June 23, 2021

Most of what is thrown away can be recycled

Whether you live in the dorms or off campus, garbage accumulates quickly and can be a big hassle.   Most of what we throw away can be recycled, and at the SUN Center at College of Eastern Utah there is a program making this possible.
You’ve probably seen the recycling bins all over campus – in the post office, the tin can collection in the CBB Building.   CEU has had recycling for the past year, with Evan Peyton leading the current program.

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This archived article was written by: Kellie Henderson

Whether you live in the dorms or off campus, garbage accumulates quickly and can be a big hassle.   Most of what we throw away can be recycled, and at the SUN Center at College of Eastern Utah there is a program making this possible.
You’ve probably seen the recycling bins all over campus – in the post office, the tin can collection in the CBB Building.   CEU has had recycling for the past year, with Evan Peyton leading the current program.
Colby Majors began the recycling program that Peyton now oversees. Peyton, a sophomore, began doing projects for the SUN Center last year and decided to lead recycling because, “I like the outdoors and I wanted to help out. I’m not a major tree hugger or anything.”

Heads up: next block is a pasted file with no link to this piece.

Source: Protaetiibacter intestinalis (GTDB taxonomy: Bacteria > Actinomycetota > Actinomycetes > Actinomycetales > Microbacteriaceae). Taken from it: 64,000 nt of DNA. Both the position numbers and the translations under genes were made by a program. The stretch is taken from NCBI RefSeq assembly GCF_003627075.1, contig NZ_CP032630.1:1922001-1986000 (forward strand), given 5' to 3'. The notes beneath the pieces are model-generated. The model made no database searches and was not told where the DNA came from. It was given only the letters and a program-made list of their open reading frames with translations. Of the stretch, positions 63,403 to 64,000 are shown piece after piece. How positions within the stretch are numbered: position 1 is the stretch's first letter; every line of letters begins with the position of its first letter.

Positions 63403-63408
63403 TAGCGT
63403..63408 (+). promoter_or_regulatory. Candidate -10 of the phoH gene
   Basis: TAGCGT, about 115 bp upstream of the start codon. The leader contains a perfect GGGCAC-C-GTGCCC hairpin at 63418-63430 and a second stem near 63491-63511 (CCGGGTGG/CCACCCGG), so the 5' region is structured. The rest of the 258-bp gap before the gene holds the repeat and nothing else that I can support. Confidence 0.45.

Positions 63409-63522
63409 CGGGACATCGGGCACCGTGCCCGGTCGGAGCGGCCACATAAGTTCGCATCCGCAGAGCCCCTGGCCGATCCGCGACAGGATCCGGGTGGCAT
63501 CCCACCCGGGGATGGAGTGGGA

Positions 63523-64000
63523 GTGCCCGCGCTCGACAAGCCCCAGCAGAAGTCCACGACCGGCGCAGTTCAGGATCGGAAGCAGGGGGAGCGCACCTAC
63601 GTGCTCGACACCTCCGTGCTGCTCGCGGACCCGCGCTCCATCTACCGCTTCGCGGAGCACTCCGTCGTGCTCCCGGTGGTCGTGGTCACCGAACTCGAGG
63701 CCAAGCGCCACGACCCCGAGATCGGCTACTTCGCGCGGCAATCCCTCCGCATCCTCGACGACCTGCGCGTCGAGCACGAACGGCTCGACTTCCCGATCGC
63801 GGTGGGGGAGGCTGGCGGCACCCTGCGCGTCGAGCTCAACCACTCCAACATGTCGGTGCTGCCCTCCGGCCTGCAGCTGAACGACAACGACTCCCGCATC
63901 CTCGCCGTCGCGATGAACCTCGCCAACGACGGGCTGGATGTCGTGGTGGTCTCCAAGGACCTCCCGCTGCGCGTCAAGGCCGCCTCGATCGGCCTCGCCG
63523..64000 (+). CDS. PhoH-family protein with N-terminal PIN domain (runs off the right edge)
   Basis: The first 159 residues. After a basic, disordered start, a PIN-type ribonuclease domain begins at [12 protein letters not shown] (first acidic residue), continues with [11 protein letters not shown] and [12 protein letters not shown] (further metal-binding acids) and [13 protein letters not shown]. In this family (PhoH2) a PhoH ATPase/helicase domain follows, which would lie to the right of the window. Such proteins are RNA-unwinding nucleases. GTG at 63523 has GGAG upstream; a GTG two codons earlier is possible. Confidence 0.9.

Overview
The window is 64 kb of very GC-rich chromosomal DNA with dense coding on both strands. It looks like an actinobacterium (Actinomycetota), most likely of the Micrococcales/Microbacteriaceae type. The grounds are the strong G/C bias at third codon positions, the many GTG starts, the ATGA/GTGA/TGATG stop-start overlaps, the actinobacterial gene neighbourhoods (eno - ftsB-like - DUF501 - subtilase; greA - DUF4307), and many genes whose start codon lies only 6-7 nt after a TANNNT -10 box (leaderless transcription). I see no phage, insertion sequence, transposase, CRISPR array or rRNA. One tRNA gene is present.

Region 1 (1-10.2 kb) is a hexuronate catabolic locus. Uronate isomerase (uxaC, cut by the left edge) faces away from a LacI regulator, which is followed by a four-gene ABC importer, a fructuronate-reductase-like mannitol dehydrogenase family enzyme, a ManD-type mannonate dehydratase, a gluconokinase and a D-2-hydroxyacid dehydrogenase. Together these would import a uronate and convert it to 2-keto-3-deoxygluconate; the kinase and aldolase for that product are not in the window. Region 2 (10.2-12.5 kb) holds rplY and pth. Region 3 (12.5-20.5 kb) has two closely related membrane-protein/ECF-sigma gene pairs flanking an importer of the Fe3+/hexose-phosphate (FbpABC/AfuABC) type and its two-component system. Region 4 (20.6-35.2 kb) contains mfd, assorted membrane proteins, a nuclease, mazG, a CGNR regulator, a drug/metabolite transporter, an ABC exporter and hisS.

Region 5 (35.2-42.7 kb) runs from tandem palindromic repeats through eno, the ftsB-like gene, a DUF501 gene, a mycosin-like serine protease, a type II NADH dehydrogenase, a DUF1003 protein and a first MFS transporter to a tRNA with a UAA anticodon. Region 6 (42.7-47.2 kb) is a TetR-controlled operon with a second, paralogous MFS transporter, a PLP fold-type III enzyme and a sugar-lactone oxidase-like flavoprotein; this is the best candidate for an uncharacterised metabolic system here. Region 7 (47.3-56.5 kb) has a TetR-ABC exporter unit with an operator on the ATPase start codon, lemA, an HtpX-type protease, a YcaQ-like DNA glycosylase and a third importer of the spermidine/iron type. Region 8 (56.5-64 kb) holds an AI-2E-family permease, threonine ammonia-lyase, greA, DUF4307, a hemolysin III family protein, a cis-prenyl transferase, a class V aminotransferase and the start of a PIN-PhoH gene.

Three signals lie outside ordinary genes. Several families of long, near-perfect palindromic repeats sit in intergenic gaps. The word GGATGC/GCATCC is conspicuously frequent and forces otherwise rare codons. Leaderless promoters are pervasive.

There are about 10 bins on campus, mostly in the copy centers that use the most paper.   However, recycling may be available in the dorms in a few weeks.   There are bins available for tin can and paper recycling, but plastic items are also accepted from students, just e-mail the SUN Center to have  it collected.
Recycling not only reduces waste but lessens our impact on the environment.   According to Peyton, “It’s just as easy as throwing something away, you just have to stop and think for a second- ‘I have this huge stack of paper, old notes from an old class or something, instead of just chucking it in the bin, I’ll take it to recycling …
“I think the main push is the three R’s of recycling: reduce, reuse, recycle with the first two the biggest ones.   Just reducing our waste and thinking about reusing things – ‘do I really need this much paper?   Can I use less of it?   If I have a notebook and I only use half of it can I use the rest of the next semester?’ ”
Peyton collects the material every other week, then delivers the recycling to a couple in Price who ships it to the Orem recycling center once a month.

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